Welcome to the Overplayed Song of the Week. Every week, Hollywood Prospectus editor and masochistically devoted mainstream radio listener Emily Yoshida will pick an aging Top 40 hit that she has heard enough times to render the song meaningless, and thus likely to inspire otherwise inaccessible epiphanies.
A few things, rill quick, about “Make It Nasty”:
- Do NOT let that seemingly tepid chart performance fool you — this song is inescapable, at least in Los Angeles, right now. Hence its inclusion in this column.
- I am not posting the “official” “too hot for VEVO” version of the video because it is incredibly NSFW.
- TYGA is an acronym for Thank You God Always. This is hilarious, for several reasons.
Miguel Ray Nguyen-Stevenson is a 22-year-old rapper from Los Angeles who has been a part of Lil’ Wayne’s Cash Money label since he was 17 years old, and is perhaps best known for his ubiquitous “Rack City,” but I didn’t feel like talking about that song today. “Rack City” is ancient, anyway; it was originally released in 2010, so next time you’re at a cool party and they start playing it you can tell that hot piece tending bar that all these sheeple who are “just discovering” Tyga now are are totally lamestream. Yeah, I’d say that is definitely a good way to find a life partner.
I’m not an easily shocked person, but “Make It Nasty” might be the most aptly named song of 2012. Even when the incomprehensibly censored version of it comes on the radio, I find myself blushing, clutching my pearls, and praying for the children. Please, Lord, let the little children have their Skrillex and Flo Rida and gobble their psychotropic drugs in peace. Hail Mary and whatnot. Thank You God Always. It belongs to the subgenre of rap songs that I will go ahead and dub “lists of things at a party” (LO-TAP). The point of songs like this is to set a scene for what we can only assume will be a very sexy, deviant get-together. But LO-TAP songs are far more concerned with description than with plot. “Be Our Guest” from Beauty and the Beast is a total LO-TAP song.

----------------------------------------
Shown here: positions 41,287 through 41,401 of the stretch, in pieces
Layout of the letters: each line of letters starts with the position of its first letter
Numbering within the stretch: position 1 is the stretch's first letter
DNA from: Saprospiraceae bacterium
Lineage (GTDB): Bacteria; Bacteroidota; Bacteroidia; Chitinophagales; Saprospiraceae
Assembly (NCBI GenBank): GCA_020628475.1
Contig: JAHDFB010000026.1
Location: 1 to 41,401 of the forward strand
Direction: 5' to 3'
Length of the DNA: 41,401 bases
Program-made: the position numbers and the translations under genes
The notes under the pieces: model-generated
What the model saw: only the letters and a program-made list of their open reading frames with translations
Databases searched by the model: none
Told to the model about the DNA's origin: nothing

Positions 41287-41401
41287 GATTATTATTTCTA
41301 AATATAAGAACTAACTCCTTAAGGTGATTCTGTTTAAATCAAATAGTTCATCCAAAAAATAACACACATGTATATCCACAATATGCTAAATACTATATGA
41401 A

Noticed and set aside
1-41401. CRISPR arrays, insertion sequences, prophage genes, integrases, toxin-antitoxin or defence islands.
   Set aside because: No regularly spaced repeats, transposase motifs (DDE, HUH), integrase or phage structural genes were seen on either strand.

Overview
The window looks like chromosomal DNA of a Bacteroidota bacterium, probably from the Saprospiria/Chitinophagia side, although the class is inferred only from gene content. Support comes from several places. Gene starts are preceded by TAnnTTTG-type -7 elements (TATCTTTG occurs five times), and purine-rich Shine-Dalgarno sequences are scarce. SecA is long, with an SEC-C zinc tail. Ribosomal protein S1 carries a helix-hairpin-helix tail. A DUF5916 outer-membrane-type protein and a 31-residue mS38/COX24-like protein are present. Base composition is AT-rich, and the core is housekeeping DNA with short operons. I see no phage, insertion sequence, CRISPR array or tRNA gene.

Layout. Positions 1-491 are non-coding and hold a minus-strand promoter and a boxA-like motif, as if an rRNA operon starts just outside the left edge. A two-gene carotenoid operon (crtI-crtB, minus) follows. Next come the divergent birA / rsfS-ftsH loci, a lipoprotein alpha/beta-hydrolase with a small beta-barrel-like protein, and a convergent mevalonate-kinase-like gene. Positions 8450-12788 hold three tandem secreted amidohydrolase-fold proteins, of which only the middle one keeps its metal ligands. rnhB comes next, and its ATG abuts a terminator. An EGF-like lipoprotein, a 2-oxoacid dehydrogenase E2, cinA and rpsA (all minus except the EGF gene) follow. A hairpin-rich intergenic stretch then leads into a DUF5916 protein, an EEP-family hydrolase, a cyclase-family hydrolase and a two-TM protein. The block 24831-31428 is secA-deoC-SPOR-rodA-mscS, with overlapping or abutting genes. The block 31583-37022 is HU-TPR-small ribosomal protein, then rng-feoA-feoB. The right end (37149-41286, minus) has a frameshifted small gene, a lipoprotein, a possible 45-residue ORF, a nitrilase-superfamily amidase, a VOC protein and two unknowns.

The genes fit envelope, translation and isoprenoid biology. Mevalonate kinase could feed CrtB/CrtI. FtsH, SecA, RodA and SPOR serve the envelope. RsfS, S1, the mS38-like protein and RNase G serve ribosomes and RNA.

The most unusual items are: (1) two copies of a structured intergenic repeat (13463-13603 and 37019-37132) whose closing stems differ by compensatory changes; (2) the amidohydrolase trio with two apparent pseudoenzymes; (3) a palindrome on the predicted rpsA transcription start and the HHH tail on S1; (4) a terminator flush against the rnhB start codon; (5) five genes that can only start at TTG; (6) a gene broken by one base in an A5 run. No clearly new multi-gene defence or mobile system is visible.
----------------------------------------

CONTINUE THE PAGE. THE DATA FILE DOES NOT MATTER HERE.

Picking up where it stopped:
I usually take hip-hop and R&B artists’ descriptions of excess with a grain of salt. If I’ve learned anything in life, it’s that most people are more boring than you imagine them to be; which is why The Weeknd’s initial anonymity was so startling and fascinating. Basically, I don’t believe “Make It Nasty” is based on a true story, but that doesn’t make it any less gross. Am I offended by this song? I’m not sure. I find it unpleasant, but I also think it is very funny, like watching a young child try to eat five brownies and knowing he’s not going to be very happy about that decision later on. It’s sort of cute, I guess.
Tyga’s songs tend to stick to one very simple synth line and beat, which sound like they could have been made in someone’s bedroom on a laptop. Sometimes I like that sound; “Walk It Out” is a pretty successful example of three synth notes carrying a song to indisputable jam status. “Make It Nasty” also punctuates every other measure with an orgasmic sigh sample, in case you missed that this song is about very sexy things, so give it points for clarity.
I like it when my bitches don’t wear no clothes
This feels like a placeholder for something more scandalous, but as is, it comes as a welcome, comparatively simple statement of preference before the next volley of shock and aw hell no. Ditto for Verse 2’s “Pull out, hop out, valet the car,” which is delivered in Tyga’s occasionally appealing deadpan staccato, and, even better, is something I have actually done before and can relate to!
After the car gets valeted, the second verse really starts to decompose lyrically; Thank You God Always pretty much just starts on a Semi-Bilinguial Sex Addict with Tourette’s spree which I might get fired for repeating here. Unfortunately, none of it is actually that shocking after this gem from the first verse:
Got a China bitch, straight from Beijing
P***y so tight, all she do is scream